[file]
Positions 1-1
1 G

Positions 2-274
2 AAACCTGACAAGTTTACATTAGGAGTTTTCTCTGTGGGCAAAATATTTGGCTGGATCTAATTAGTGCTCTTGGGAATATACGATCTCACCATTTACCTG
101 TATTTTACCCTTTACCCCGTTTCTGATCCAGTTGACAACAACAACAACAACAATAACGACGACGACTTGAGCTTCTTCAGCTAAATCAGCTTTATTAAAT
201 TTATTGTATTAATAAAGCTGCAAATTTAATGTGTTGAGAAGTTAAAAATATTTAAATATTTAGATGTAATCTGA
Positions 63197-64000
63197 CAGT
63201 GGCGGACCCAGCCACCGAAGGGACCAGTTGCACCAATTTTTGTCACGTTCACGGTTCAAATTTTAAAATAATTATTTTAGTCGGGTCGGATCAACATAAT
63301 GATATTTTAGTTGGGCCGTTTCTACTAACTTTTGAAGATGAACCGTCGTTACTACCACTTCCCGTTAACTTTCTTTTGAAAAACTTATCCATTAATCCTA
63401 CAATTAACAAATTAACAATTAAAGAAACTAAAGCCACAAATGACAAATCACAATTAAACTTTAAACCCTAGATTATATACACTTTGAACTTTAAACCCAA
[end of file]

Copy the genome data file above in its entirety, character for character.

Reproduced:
Positions 1-1
1 G

Positions 2-274
2 AAACCTGACAAGTTTACATTAGGAGTTTTCTCTGTGGGCAAAATATTTGGCTGGATCTAATTAGTGCTCTTGGGAATATACGATCTCACCATTTACCTG
101 TATTTTACCCTTTACCCCGTTTCTGATCCAGTTGACAACAACAACAACAACAATAACGACGACGACTTGAGCTTCTTCAGCTAAATCAGCTTTATTAAAT
201 TTATTGTATTAATAAAGCTGCAAATTTAATGTGTTGAGAAGTTAAAAATATTTAAATATTTAGATGTAATCTGA
Positions 63197-64000
63197 CAGT
63201 GGCGGACCCAGCCACCGAAGGGACCAGTTGCACCAATTTTTGTCACGTTCACGGTTCAAATTTTAAAATAATTATTTTAGTCGGGTCGGATCAACATAAT
63301 GATATTTTAGTTGGGCCGTTTCTACTAACTTTTGAAGATGAACCGTCGTTACTACCACTTCCCGTTAACTTTCTTTTGAAAAACTTATCCATTAATCCTA
63401 CAATTAACAAATTAACAATTAAAGAAACTAAAGCCACAAATGACAAATCACAATTAAACTTTAAACCCTAGATTATATACACTTTGAACTTTAAACCCAA